Meanwhile, the sea route most used by Cubans to reach the United States is Florida. On Friday, the Coast Guard returned 163, including three minors, who were trying to illegally reach Florida by sea.

The Cuban Ministry of the Interior confirmed that the migrants were returned through the port of Orozco, in Bahía Honda, Artemisa, last Sunday, “as a result of a group of illegal departures through the maritime border.” Since the beginning of the fiscal year in October 2021 to date, 5,421 rafters have been repatriated.

This Friday, the Coast Guard reported that a raft with five people was intercepted before reaching Key West, and the Border Patrol reported that 15 Cubans were placed in custody after landfall in Islamorada.

Translated by Regina Anavy

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COLLABORATE WITH OUR WORKThe 14ymedio team is committed to practicing serious journalism that reflects Cuba’s reality in all its depth. Thank you for joining us on this long journey. We invite you to continue supporting us by becoming a member of 14ymedio now. Together we can continue transforming journalism in Cuba.

Mexican Authorities Rescue 11 Cuban Rafters Who Were Adrift in the Caribbean

The rafters were transferred to Puerto Juárez, where they received medical assistance before being handed over to Migration. (Collage)

14ymedio bigger14ymedio, Ángel Salinas, Mexico, 8 September 2022 — On Wednesday, the Mexican Coast Guard intercepted a rustic boat with 11 Cubans on their way to Isla Mujeres, a Mexican beach in the Caribbean Sea that has been identified by the authorities as one of the escape routes in use by the rafters. According to the Navy, the migrants were intercepted 12 nautical miles from the tourist area.

“They made it known that they were adrift and had left Cuba due to the crisis there,” a Navy source who preferred anonymity told 14ymedio. “After being treated by naval health personnel and, later, transferred to the dock of the Advanced Naval Station in Puerto Juárez, it was explained to them that the National Institute of Migration would define their immigration situation.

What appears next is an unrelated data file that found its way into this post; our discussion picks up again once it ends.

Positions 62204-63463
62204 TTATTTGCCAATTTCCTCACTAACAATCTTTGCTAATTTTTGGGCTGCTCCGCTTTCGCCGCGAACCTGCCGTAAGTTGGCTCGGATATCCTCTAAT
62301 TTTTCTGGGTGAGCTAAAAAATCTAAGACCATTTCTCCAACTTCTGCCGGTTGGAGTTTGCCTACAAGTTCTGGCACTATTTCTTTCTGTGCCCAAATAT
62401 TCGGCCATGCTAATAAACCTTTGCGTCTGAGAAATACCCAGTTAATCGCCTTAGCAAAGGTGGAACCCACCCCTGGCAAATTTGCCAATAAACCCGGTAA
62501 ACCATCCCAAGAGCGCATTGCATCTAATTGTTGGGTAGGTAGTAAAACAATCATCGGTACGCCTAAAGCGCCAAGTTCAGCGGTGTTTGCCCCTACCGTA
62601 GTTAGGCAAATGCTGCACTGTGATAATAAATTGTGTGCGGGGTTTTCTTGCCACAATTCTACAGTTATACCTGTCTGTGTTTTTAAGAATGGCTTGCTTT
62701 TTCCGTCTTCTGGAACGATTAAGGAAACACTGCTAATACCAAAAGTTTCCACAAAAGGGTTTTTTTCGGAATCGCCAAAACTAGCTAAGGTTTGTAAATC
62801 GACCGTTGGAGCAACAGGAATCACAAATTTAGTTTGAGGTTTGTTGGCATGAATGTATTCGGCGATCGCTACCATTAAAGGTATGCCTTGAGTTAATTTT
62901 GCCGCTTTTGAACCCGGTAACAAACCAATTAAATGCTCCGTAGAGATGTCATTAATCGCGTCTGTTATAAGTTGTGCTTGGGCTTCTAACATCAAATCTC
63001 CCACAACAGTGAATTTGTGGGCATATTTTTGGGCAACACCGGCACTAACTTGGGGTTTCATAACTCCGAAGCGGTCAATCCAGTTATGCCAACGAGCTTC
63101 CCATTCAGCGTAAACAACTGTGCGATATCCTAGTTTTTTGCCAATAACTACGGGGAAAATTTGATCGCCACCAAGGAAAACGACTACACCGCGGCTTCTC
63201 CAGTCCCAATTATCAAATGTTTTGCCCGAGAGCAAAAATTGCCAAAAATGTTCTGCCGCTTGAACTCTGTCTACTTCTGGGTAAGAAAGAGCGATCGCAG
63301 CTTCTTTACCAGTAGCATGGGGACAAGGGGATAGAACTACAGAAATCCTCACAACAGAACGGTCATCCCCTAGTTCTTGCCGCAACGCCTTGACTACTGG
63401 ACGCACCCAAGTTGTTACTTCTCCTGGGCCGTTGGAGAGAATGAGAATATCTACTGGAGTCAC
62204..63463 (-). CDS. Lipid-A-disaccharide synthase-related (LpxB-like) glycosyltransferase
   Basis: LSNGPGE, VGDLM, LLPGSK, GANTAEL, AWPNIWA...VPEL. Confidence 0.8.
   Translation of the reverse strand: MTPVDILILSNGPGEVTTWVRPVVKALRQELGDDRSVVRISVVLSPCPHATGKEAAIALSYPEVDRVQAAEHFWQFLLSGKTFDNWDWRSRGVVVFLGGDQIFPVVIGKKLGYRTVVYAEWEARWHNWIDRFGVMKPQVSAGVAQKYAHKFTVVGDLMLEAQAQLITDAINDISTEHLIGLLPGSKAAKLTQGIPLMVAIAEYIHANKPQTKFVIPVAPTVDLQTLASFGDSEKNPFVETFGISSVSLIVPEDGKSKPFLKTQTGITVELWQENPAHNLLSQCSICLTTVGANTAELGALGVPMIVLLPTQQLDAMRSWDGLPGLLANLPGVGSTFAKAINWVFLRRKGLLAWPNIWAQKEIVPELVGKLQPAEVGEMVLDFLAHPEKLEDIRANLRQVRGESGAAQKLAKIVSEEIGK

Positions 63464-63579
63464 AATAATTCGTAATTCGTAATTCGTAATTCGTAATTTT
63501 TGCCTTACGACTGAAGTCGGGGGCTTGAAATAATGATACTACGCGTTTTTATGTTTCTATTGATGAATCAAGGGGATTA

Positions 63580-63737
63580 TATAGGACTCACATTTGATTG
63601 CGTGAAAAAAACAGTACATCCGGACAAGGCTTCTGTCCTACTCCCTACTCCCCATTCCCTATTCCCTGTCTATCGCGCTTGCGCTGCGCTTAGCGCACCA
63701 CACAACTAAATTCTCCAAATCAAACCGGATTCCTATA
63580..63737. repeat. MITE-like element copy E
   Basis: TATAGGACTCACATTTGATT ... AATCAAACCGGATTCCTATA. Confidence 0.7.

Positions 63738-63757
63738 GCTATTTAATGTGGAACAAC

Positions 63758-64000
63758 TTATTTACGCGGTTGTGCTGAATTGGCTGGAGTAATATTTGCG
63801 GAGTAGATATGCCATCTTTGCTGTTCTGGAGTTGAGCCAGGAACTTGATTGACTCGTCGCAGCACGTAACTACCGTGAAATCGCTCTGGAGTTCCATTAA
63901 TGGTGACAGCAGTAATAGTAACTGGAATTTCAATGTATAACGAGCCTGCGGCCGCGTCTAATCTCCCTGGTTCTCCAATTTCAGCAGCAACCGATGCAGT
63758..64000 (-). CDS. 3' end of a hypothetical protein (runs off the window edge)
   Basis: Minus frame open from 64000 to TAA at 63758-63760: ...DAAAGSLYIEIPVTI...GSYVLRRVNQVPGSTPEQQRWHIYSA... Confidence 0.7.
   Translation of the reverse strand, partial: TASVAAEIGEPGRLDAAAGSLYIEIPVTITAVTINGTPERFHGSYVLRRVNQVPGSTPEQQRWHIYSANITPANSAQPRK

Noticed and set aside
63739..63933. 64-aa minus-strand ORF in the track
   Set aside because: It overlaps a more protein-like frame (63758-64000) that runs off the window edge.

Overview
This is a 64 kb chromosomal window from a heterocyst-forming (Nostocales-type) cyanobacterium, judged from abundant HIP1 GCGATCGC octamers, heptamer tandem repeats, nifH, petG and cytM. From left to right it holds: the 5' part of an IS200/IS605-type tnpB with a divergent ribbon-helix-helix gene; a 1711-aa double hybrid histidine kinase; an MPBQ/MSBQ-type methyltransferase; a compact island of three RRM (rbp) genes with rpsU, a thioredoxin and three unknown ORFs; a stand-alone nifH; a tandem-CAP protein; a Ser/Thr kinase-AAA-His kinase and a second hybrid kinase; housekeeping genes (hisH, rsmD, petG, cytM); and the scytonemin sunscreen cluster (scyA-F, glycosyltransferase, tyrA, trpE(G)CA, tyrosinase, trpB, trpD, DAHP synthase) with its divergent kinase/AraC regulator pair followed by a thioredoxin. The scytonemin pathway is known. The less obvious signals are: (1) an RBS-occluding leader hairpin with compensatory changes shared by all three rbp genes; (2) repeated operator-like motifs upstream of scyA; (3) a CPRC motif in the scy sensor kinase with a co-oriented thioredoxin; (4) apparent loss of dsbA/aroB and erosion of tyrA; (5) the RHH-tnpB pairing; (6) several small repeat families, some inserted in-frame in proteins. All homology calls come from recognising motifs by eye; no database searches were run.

Javier Robles, who has a catamaran that he rents tourists for snorkeling, told this newspaper that the arrival of Cubans in speedboats has increased since the end of last year.

“It’s a mafia that exploits the route through the Sian Ka’an Biosphere Reserve, where surveillance is minimal,” the fisherman explained. “I don’t know the numbers, but I do know it’s in dollars. Those who don’t bring them through the reserve bring them in through Cancun and Playa del Carmen.” continue reading

On August 25, members of the Navy toured Isla Mujeres in search of Cubans who left a raft on the beach. (Semar)

Robles said that for Isla Mujeres, most of the Cubans who enter arrive on rafts. “Less than a week ago the Navy deployed several troops in search of rafters who had arrived on a raft that they abandoned on the beach.”

Last Saturday, a foreign-flag cargo ship requested the support of the Navy to rescue 16 rafters, 13 men and three women, who were adrift 78 nautical miles from Isla Mujeres, according to Noticaribe.

According to the report “Offshore: Migrants and Shipwrecks at Sea,” prepared by the United Nations, there are also other routes for migrant-smuggling in Rosarito, the beaches of Tijuana to San Diego, Puerto Nuevo-Chula Vista and Ensenada-Popotla. There, coyote networks charge between $15,000 and $17,000 for illegal transfers to the United States. These groups recruit fishermen for trips in exchange for $1,000 per person.

The transit of Cubans through Mexico in their attempt to reach the U.S. has increased exponentially. So far in fiscal year 2022, which began in October 2021, the Border Patrol has detained 175,147 Cubans.

Translated by Regina Anavy

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COLLABORATE WITH OUR WORKThe 14ymedio team is committed to practicing serious journalism that reflects Cuba’s reality in all its depth. Thank you for joining us on this long journey. We invite you to continue supporting us by becoming a member of 14ymedio now. Together we can continue transforming journalism in Cuba.

Through a Traffic Ticket, the Mexican Police Discover a Coyote Taking Seven Cubans to the United States

The group of seven Cubans, one woman and six men, were handed over to Migration. (Captura)

14ymedio bigger14ymedio, Ángel Salinas, Mexico, 18 August 2022 — Police from the Mexican municipality of Monterrey arrested a coyote on Wednesday, who had charged seven Cubans 21,000 pesos ($1,050) to take them in a van to the state of Coahuila, from where they planned to cross the Rio Grande to reach El Paso, Texas.

The smuggler, identified as José Ascencio, was stopped for driving a van with polarized glass, which is cause for a fine, according to state traffic regulations. “When he was arrested, the driver left the van but couldn’t avoid the inspection, exposing a woman and six men of Cuban nationality,” Officer Cerón, of the municipal police, told 14ymedio.

Authorities from the National Institute of Migration (INM) took charge of the Cubans, who couldn’t verify their legal stay in the country, so they were transferred to a migration center. They will have a safe conduct pass to leave the country within 20 days, and if they’re arrested again they will be deported.

“They opened an investigation on the driver for smuggling and human trafficking, and the Prosecutor’s Office Specialized in Migration Affairs will follow up on the case,” explained the municipal police.